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Circular Economy in the Slums – Dharavi, Mumbai

Circular Economy

Dharavi, Asia's most crowded slum

June 28, 2020, 7:28 am

By Zayaan Merchant, Senior Prefect at GEMS Wellington Academy


Our contemporary understanding of sustainability is correlated with images of high-income countries investing in large scale energy management though, the notion of sustainability is far more diverse than that. Sustainability as a school of thought prides itself on being innovative, open-minded, and responsible, particularly with resource consumption that does not endanger future generations’ needs. Best practices of sustainability can be seen across the globe, and the UAE is an excellent example of how sustainable development is integrated into policy to stimulate change. However, sustainability doesn’t always need to have execution at macroscopic levels; sometimes, it can be done within communities. An uncommon example of sustainability is seen in the circular economy of Asia’s largest slum – Dharavi, located in Mumbai.

Before understanding how Dharavi embodies a circular economy, it is essential to understand what a circular economy is and how it promotes sustainability. To comprehend a circular economy, however, it is vital to assess the underlying economic problem and how the circular economy caters to this. Founding father of modern economics, Paul Samuelson, defined the underlying economic problem as the answers to the questions: “for what, whom, and how to produce.” The circular economy concentrates on “how to produce” nourishing best practices of recycling, reusability, and renewable energy.

It may be helpful to visualize this concept as a flow diagram. Traditional businesses manufacture goods and services using finite resources, disposing waste, and inducing an external cost of production for society, but the circular economy is different. Instead of merely disposing of the waste, a circular economy (or firms that embody its values) use the waste as a means of raw materials for the production of new goods and services. Essentially put, it is an economic perspective based on a 21st-century upheaval – “reuse, reduce, and recycle.”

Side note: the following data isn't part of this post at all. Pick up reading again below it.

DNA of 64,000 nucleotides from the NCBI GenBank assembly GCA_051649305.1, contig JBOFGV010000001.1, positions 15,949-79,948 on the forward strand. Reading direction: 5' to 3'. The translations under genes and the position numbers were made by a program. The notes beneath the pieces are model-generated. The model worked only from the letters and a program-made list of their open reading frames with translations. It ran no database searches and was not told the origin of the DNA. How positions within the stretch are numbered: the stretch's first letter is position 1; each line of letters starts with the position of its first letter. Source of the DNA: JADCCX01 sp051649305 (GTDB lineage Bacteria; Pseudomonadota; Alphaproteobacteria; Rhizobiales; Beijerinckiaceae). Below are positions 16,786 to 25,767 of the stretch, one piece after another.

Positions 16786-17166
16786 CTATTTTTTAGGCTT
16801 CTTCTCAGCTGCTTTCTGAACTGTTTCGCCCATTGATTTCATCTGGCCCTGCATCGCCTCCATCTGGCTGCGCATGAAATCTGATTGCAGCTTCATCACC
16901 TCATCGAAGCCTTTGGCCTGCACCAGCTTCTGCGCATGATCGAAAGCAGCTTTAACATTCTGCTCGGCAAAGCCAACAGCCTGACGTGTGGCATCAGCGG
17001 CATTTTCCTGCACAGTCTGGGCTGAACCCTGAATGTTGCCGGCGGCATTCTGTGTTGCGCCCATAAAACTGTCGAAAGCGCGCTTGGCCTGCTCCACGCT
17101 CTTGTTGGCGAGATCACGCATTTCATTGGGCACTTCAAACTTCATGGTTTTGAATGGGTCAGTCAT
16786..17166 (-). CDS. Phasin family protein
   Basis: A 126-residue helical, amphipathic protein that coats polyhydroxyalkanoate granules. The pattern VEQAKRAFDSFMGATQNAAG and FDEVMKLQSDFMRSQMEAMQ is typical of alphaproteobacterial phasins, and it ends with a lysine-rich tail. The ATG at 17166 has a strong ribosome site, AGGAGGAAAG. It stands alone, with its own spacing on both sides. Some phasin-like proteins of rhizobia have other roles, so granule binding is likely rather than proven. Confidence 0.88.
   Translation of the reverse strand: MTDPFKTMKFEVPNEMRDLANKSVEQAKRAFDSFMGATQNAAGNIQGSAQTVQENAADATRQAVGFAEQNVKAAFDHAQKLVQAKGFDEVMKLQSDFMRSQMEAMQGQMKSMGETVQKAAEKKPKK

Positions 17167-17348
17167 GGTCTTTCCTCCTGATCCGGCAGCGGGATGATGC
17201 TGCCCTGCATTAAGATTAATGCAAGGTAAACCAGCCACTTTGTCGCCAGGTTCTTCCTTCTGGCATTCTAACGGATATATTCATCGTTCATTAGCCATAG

Now that we have understood what a circular economy is, a manifestation of this school of thought is present in  Dharavi. With over 750,000 inhabitants and 6,000+ small enterprises, Dharavi is one of the most economically active areas within Mumbai, producing an annual turnover of approximately $750,000. Being an informal economy – an economy in which data collection on economic measures such as unemployment are inaccurate, and government policy is not as enforced – it would be unexpected for Dharavi to promote such a forward-thinking initiative; yet, the circular economy present is one of the most advanced in the country.

Nothing is wasted in Dharavi. From plastics and car batteries to computer parts, fluorescent lights, ballpoint pens, plastic bags, paper, cardboard boxes, wire hangers, and any scrap material. Its economy is a pioneer in sustainable waste management systems. Contemporary geographers describe the area as a ‘plastic recycling goldmine.’ After the sorting into recyclable and non-recyclable materials, crushing takes place- here is where materials are crushed into tiny plastics. Then is the cleaning process and distribution model that caters to over 60% of Mumbai’s industries that need plastic materials. The plastic recycling industry within Dharavi alone employs over 250,000 workers, Dharavi is truly a goldmine circular economy.

Our primary thought when we think of slums may not be sustainability, but it should. Dharavi may be perceived as under-developed, but a reason for such a robust informal economy is the presence of a circular economy. The mindset of not wasting anything may not have come from a sustainability standpoint, but nonetheless, it works out as a sustainable model. The environment is not only saved but so is the economy- a trade-off many high-income countries struggle to make. Let us all try and implement elements of a circular economy into our homes or workplaces; after all, this is our planet, and we are responsible for the sustainability of its resources.



Bardoloi, Y., 2018. What Can Be Done To Help The Residents Of Dharavi, One Of Asia’S Largest Slums?. [online] Young Post. Available at: <>

Berstein, D., 2016. Dharavi, Mumbai: The Pros And Cons Of Living In A Slum. [online] HubPages. Available at: <>

Bhat, A., 2020. Dharavi, India Is More Than Asia’s Largest Slum. [online] Culture Trip. Available at: <>

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